Home Teaching What the Rejection of African American History Means for Students (Opinion)

What the Rejection of African American History Means for Students (Opinion)


In the Advanced Placement American Literature course I taught for a decade, my students and I spent our time reading and analyzing writers who have been given a stamp of approval by being “canonized” for embodying the American story, struggle, and spirit. I always taught my students that it was important to situate our reading within the greater context of American history. “Whose story is being told?” “Whose stories are not reflected on these pages?” Those questions often prompted me to pull in additional standards-based texts so that we could, indeed, understand the full American story.

This past fall, I learned that the College Board was piloting an AP African American Studies course. This gave me hope that students would now learn some of the content pivotal to the American narrative that had been excluded from the traditional American literary canon.

I was encouraged by the thought that this history that is often seen as tangential to American history, to the American spirit, would finally be studied by young people across the country. For far too much of their K-12 experience, many students have only seen African American history treated as a subset of “real” history.

But when Florida Gov. Ron DeSantis’ administration announced last month that AP African American Studies would not be taught in the state, my first question was, “Why not?” Remembering how well-sourced the College Board’s content is from my own certification process to teach an AP course, I was skeptical that the Florida education department determined that the course was “historically accurate” and that it “significantly lacks educational value.”

AP African American Studies isn’t under fire for inaccuracies. On the contrary, the course is being banned because the content is accurate and valuable.

The ongoing rejection of African American history in Florida and many other states—including my own state of Texas—is a rejection of the stories that have been erased from the K-12 learning experience. It is a rejection of the struggles of Americans whose resistance forced this country to admit through new laws and constitutional amendments that our racism and discrimination were in conflict with our own stated values. It is the rejection of the lived experiences of the 7.4 million Black students in U.S. public schools, who need to learn how inextricably linked the work of their ancestors is not only to the work of Black people today but also to any progress that we label “American.” It is the absurd promise that the millions of students in our classrooms will one day inherit a country without knowing the full history of it. The irony is scary.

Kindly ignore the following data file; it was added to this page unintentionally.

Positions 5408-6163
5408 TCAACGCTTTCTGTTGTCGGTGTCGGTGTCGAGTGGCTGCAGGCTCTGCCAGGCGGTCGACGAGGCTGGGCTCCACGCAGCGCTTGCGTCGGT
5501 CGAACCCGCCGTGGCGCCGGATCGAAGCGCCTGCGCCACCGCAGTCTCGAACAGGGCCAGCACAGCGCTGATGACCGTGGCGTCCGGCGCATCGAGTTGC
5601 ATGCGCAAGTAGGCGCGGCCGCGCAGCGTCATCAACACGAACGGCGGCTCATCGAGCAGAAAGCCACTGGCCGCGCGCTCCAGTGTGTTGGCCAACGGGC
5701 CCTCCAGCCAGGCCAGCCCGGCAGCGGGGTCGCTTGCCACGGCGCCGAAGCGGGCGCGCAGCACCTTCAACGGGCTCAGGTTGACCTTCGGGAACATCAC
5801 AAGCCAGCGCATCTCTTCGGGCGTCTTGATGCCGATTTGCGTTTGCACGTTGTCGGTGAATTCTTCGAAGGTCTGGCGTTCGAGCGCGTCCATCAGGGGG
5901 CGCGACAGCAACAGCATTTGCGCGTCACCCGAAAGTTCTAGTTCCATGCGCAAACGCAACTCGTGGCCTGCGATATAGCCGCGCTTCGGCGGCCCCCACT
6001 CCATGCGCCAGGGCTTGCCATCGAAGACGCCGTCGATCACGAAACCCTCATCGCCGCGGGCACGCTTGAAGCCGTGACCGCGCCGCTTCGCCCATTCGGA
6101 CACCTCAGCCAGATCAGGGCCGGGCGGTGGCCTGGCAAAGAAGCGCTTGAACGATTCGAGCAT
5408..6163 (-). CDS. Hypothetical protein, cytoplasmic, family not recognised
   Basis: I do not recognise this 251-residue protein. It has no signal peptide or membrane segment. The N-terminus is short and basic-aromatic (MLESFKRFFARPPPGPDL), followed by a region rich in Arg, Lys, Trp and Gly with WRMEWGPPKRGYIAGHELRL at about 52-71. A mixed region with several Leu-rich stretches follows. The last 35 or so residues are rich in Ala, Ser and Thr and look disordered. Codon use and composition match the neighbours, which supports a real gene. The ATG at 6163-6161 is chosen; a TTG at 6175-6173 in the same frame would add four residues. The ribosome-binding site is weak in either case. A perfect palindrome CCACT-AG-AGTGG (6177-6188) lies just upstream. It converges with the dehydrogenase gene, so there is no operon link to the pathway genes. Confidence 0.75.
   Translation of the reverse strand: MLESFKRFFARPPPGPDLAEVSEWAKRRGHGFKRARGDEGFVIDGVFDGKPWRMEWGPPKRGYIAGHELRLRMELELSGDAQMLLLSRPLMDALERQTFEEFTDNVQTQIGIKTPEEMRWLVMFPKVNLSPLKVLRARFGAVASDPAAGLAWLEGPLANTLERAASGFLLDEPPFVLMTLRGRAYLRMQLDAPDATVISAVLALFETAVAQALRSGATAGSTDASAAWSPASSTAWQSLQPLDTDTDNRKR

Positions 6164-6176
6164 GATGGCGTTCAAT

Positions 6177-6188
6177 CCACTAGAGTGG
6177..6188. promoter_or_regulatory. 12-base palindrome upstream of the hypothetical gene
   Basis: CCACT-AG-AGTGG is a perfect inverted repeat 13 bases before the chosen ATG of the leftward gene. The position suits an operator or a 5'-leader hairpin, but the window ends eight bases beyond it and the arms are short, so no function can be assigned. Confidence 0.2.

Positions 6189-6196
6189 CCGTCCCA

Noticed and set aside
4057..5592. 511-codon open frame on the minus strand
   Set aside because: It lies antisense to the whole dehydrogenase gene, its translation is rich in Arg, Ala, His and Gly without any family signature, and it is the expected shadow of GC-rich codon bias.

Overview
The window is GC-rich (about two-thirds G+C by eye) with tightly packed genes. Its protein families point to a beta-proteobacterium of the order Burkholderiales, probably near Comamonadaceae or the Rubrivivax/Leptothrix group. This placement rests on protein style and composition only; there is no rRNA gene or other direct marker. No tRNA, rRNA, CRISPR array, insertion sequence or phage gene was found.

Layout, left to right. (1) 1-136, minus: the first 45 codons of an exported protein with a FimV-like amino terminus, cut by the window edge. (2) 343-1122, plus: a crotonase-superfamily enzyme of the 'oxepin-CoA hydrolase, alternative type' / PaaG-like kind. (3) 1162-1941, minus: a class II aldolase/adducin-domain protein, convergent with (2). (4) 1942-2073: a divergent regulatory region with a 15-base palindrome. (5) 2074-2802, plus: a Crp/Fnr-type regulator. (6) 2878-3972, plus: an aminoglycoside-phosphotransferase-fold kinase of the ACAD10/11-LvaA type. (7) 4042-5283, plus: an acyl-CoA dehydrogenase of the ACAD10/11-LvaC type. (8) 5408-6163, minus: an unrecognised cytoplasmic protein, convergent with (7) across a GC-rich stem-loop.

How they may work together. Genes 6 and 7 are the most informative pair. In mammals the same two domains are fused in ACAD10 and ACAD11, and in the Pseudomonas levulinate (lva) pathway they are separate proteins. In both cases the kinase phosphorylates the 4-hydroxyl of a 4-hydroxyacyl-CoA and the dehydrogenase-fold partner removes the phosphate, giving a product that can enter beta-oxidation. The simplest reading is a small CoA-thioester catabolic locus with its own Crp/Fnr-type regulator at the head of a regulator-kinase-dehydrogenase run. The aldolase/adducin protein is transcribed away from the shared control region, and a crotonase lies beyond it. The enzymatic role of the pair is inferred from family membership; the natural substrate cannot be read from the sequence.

But however scary, this resistance to teaching students our shared history is not inevitable. Gov. J.B. Pritzker of Illinois recently wrote a letter to the College Board rejecting modifications to the AP African American Studies course. I hope that many other governors follow suit. Shrinking from the truth has never led to progress for all Americans.

Denying access to information does not lead to the preservation of democracy. In fact, access to information is a prerequisite for children to practice inquiry and the discourse they will need to exercise in society.

The DeSantis administration’s rejection of this course sends Floridians the message that African American history is “other.” It tells them that learning about the experiences of millions of Black people who helped build this country is more dangerous than learning a history that romanticizes the deeds of the colonizers and secessionists who continue to be celebrated in the curriculum and with monuments.

The greatest irony of all is that rejecting this history does nothing but hurt young people while legislators claim to be their saviors and protectors.

One thing I always told my students is that what the literary canon and history books include and what they leave out will always tell us who and what is considered important. Children who don’t see their stories in the curriculum will, in turn, feel disconnected from the learning process.

States, districts, and educators should look at the curriculum to determine whether it shrinks or expands knowledge, includes or excludes perspectives, erases or writes full history.

It’s only when we begin to have greater representation of all Americans in our academic content that we can say we are preparing children to be critical thinkers who will simultaneously love this country and demand it to do better for all citizens.

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